Art & Music: Module 4 (Fall 2023)

Here's a link to the fourth module, Simulating an Impressionist Painting:

Create art in through a technique known as pointillism. This method
creates a painting by placing tiny dots on the canvas to create an impression of the original painting.

Module 4

I used an old art piece I did in high school for this module because I felt that I could change around the colors in an interesting way. I ended up not altering the colors too much, since the difference between each got less obvious. I did turn up the saturation which I thought made it more interesting – the background (which I intended to be one color) had multiple colors after turning up the saturation.

For my reference image, I used a Bob Ross oil painting, because I thought it would be cool to see what an oil style, realistic painting would look like in a more impressionist style. I used almost the same code as we learned in class, but I just thought that angled lines instead of dots made for a cooler final image in this particular image.

For my canvas, I used a picture of a Buddhist temple I took in Korea. When I searched up examples of impressionist/pointillism paintings, I mainly saw paintings of Western landscapes so I thought it would be interesting to do one that had an Eastern influence.
I used a picture of my friends and me at Carter's Mountain because it was taken recently and was a very happy memory. With the art project, I tried to find the balance between making it resemble the reference image while also not making it just look like a pixelated version of the original image. I changed the size of the dot and the number of dots to get the final product.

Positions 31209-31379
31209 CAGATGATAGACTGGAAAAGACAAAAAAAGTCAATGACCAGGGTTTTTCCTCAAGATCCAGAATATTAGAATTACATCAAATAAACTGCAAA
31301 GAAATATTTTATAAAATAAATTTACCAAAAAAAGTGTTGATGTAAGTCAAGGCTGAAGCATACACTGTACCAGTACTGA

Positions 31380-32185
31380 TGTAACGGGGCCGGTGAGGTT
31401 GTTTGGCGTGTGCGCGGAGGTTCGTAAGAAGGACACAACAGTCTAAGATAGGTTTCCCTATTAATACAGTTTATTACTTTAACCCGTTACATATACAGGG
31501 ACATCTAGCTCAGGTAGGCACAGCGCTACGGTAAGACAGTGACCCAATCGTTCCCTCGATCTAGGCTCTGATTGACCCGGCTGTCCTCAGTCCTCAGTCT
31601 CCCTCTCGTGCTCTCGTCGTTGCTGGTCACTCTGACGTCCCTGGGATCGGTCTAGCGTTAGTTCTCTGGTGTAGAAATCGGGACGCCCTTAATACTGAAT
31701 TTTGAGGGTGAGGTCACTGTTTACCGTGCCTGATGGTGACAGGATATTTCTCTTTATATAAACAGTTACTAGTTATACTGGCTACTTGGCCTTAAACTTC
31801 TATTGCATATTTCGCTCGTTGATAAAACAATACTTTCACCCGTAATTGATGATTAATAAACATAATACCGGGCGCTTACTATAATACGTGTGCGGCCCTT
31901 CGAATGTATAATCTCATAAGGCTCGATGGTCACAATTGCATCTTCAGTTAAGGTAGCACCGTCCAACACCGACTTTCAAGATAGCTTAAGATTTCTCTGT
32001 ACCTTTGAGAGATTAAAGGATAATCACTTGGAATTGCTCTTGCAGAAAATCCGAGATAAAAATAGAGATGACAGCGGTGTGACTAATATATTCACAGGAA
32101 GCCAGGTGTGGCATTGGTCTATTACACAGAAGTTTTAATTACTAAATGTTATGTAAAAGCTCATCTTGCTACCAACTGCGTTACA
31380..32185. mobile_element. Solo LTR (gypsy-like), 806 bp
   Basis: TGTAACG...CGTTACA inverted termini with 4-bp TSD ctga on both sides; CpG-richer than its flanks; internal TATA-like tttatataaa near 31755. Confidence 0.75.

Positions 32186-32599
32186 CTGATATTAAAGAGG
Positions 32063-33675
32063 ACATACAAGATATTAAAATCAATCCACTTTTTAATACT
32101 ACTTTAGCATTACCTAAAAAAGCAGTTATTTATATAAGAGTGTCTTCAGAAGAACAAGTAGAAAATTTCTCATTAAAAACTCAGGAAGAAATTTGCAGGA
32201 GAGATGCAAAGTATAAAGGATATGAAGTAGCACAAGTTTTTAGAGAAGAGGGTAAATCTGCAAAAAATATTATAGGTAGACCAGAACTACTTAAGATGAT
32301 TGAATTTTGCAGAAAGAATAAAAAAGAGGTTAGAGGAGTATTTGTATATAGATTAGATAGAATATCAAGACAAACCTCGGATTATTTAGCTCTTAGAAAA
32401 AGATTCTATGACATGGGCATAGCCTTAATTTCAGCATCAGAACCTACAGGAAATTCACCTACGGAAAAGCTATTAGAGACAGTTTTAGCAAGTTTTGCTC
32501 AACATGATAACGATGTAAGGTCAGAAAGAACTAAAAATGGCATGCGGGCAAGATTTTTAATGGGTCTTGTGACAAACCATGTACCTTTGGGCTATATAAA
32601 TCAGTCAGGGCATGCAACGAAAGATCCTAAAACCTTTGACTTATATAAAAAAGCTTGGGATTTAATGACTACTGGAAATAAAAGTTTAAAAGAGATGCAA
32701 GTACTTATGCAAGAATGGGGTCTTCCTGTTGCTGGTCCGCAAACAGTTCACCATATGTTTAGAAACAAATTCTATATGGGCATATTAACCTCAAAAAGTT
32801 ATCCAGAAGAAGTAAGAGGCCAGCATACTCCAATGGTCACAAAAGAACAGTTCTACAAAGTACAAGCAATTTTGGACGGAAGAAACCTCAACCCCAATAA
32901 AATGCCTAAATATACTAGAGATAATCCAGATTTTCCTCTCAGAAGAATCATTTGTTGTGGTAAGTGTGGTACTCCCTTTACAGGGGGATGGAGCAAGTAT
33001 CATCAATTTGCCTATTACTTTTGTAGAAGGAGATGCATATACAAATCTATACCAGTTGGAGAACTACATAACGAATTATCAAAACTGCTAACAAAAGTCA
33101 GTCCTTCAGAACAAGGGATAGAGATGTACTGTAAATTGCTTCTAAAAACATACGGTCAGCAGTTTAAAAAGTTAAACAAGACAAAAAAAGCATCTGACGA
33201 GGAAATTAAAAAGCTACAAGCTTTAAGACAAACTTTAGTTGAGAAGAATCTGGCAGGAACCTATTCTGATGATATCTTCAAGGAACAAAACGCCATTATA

I used a picture from my trip to Spain in Toledo. It was a landscape of the city, forest, and river around the historical. I used triangles instead of dots in mine to give a more mosaic effect than with circles. The buildings aren't as clear, but the general layout of the city can be seen. The overall palette was very earthy, with different greens, browns, and a light shade of blue.

I wanted to make an impressionists painting with small streaks like small paint strokes rather than dots. I also decided to brighten the background to create a more vivid image.

I noticed Georges Seurat had a tendency to use horizontal strokes for his landscape pieces like Port En Bessin or Ville D Avray which really struck me. I oriented my pen strokes horizontal to mimic this sort of technique that draws in your eyes. There is a taper effect to create the appearance of a brush stroke. There is an unique hue shift and spread of color dots across most of his work, so I replicated that with random variables changing the hues on occasion. The dots were made in the same idea as the strokes but smaller and with a brighter, more wide color palette.

The photo is a staircase I thought was pretty in a temple in North Vietnam.

Snap! Build Your Own Blocks Used a picture of me and my family during Christmas, I'm having a little bit of trouble getting the dots to show